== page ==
Nike AnalysisThis Case Study Nike Analysis and other 61,000+ term papers, college essay examples and free essays are available now on ReviewEssays.com
Autor: reviewessays • March 20, 2011 • Case Study • 3,753 Words (16 Pages) • 1,992 Views
Table of Contents
Company history...Pages 3-5
Environmental issues...Pages 5-6
Marketing Objective...Pages 6-7
Strategy Control...Page 7
R and D...Page 8
Competition Strategy...Page 11
Cultures ...Page 12
Economic Strategy...Page 13
Global Strategy...Page 14
Environmental Strategy...Page 15-16
Long Term Objectives...Page 16
Specific recommendations...Page 17
Conclusion.... Page 17
Financials ...Page 18-19
I have chosen Nike to produce an analysis on. It is important for a company as large as Nike to keep abreast of their strategies and to remain competitive. Here is some background information on one of the most successful apparel/shoe companies in the world. The Nike story begins with its founder, running buff Phil Knight. In 1962, Knight started Blue Ribbon Sports, the precursor to Nike. At the time, the athletic shoe industry was conquered by two German companies, Adidas and Puma. Knight recognized a neglected segment of serious athletes whose specialized needs were not being addressed. The concept was simple: Provide high-quality running shoes designed especially for athletes by athletes. Knight believed that "high-tech" shoes for runners could be manufactured at competitive prices if imported from abroad. Knight decided to speak to athletes in their language and on their level; sharing their true passion for running; and listening to their feedback about his products and the sport. Every single weekend Knight would travel from track meet to track meet - both high school and collegiate competitions--talking with athletes and selling Tiger shoes from the trunk of his green Plymouth Valiant.
By 1980, after just under two decades in the business, Nike had become the number one athletic shoe company in the United States. Unfortunately for the company, this wave of success was soon to crest as rival companies positioned themselves to take advantage of the aerobics craze, which Nike largely ignored. Companies like Reebok and L.A. Gear developed innovative and comfortable products aimed at women fitness enthusiasts that sold extremely well.
Nike refused to join a market it saw as low in quality and heavy on cosmetic properties and continued making durable, performance-oriented products. The company lost millions in sales and allowed Reebok to gain basically uncontested market share points. By 1987, Reebok had nearly doubled Nike's market share, with 30 percentage points compared to Nike's 18. Fortunately for Nike, the company chose to fight back with product innovations and persuasive marketing. The company's "Air" technology revitalized the company with the additional aid of successful advertising campaigns such as the 1987 "Revolution in Motion" spot for the new Air Max shoes and the "Air Jordan" commercials. When Nike unveiled its now-famous "Just Do It" campaign in 1988, just as Reebok developed the "Reeboks Let U.B.U" slogan, the company was on its way to a full recovery. By 1989, Nike had regained the market leader position in America as market share rose three points above Reebok to 25 percent that year. In the 1990s, Nike continued its consumer focus. Nike's "Brand Strength Monitor" formally tracked consumer perceptions three times a year to identify marketplace trends. In areas where it felt less knowledgeable, e.g., outside of track and basketball, Nike was more likely to commission customized research studies. Nike's inventory control system, called "Futures," also helped it better gauge consumer response and plan production accordingly.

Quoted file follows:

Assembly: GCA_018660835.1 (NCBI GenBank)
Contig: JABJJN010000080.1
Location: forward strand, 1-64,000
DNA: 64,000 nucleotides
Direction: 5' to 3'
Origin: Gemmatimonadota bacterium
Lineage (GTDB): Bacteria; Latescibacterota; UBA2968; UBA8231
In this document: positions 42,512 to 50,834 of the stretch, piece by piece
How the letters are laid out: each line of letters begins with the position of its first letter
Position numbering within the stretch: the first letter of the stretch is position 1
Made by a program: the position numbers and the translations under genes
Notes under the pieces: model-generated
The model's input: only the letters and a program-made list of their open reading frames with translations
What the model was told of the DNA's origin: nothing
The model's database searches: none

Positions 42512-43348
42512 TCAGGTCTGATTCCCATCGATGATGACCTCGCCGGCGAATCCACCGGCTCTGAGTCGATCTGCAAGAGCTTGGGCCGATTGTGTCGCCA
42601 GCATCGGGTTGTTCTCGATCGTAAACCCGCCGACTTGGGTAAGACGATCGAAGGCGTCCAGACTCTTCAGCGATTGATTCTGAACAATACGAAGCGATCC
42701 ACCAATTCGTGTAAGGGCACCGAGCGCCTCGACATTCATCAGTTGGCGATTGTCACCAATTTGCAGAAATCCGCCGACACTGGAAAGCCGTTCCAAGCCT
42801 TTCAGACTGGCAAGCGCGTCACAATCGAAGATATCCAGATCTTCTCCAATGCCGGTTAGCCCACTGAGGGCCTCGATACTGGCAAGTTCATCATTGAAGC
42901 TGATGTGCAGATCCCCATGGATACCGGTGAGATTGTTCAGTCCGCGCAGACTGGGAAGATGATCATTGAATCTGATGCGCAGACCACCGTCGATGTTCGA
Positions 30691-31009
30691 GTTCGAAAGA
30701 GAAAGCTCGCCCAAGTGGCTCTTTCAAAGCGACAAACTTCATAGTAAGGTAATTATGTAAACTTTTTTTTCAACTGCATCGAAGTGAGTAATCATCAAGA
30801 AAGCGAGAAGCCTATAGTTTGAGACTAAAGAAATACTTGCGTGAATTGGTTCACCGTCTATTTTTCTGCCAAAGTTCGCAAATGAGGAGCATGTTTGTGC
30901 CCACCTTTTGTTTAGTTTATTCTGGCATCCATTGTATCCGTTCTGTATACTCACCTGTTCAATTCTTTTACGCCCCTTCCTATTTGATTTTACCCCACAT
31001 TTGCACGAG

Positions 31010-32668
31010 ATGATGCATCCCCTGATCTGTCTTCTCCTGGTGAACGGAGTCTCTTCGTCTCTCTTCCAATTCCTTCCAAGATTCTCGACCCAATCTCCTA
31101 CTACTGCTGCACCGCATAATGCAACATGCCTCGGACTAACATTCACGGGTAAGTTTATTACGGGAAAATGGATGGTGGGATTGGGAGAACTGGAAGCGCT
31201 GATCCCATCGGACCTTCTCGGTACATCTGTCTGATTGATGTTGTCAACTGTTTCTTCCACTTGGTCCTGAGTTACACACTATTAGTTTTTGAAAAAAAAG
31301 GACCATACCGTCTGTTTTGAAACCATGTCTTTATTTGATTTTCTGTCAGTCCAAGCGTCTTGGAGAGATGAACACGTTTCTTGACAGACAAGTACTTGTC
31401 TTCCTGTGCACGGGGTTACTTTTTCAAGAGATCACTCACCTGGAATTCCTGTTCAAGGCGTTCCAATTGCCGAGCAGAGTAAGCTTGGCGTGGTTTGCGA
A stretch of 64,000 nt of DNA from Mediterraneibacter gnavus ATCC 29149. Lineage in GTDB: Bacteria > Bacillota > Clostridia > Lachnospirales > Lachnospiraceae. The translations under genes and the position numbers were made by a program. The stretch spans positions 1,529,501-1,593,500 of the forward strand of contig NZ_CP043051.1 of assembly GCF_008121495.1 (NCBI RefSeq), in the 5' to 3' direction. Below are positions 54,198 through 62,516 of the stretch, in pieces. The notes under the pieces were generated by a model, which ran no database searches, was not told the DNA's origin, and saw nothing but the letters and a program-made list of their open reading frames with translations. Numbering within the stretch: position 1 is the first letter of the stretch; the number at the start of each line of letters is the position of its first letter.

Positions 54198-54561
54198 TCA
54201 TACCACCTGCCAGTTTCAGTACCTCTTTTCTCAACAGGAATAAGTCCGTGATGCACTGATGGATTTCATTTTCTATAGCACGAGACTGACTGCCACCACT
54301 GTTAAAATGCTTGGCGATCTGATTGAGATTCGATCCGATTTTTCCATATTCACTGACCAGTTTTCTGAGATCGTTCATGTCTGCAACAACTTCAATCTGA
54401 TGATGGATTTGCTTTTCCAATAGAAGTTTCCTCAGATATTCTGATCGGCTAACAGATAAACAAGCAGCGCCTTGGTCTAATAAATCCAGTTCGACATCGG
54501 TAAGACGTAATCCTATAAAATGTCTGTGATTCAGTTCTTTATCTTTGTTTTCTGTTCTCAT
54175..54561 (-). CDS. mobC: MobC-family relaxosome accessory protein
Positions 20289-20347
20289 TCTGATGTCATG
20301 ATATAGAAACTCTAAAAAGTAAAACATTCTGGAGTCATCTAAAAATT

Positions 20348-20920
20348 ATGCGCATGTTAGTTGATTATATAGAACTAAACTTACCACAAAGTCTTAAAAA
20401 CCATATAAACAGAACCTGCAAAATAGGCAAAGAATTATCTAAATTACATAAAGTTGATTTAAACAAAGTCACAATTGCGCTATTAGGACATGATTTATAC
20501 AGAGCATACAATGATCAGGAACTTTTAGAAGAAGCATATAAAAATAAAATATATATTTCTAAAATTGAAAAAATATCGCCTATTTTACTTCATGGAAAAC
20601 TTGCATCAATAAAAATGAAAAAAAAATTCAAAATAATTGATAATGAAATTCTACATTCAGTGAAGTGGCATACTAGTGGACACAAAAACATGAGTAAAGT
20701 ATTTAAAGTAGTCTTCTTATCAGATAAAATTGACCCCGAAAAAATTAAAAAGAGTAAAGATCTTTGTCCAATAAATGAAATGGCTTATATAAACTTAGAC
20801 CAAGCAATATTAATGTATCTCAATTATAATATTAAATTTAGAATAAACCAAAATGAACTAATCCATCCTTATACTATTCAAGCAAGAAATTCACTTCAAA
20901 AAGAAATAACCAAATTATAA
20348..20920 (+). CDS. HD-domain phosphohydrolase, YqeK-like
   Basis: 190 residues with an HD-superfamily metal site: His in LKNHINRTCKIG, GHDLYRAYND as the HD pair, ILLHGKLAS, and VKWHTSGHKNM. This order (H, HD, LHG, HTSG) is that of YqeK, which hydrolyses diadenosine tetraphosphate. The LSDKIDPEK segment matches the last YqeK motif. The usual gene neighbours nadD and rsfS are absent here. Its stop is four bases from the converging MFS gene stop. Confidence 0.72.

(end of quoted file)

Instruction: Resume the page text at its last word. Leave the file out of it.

Innovative product development had always been a cornerstone of the company. By 1998, Nike was unveiling a new shoe style, on average, every day. Though the company had become a household name throughout the world and, more important, achieved the position of global sportswear leader, Nike was still $3 billion shy of reaching the goal of $12 billion that Phil Knight initially intended the company to reach by 2000. In a letter in Nike's 2000 annual report, Knight addressed the issue of how to jumpstart his company's slowed growth and offered the following formula: "We need to expand our connection to new categories and toward new consumers." This quotation is indicative of Nike's relentless drive to build its brand with a strong consumer focus.
Today in 2006, Nike Inc. not only manufactures and distributes athletic shoes at every marketable price point to a global market, but over 40% of sales come from athletic apparel, sports equipment, and subsidiary ventures. Nike maintains traditional and non-traditional distribution channels in more than 100 countries targeting its primary market regions: United States, Europe, Asia Pacific, and the Americas. Nike dominates sales in the athletic footwear industry with a 33% global market share. Nike has very straight forward mission statement. It is as follows, "To bring inspiration and innovation to every athlete in the world. If you have a body, you are an athlete. (nikebiz.com)" This quote comes from an athlete himself. Bill Bowerman was a track and field coach at the University of Oregon. This man single handedly brought jogging to America. He taught his athletes to believe in themselves, seek competitive advantage in everything they do, and have passion to keep them motivated.
With an organization employing over 24,000 people and existing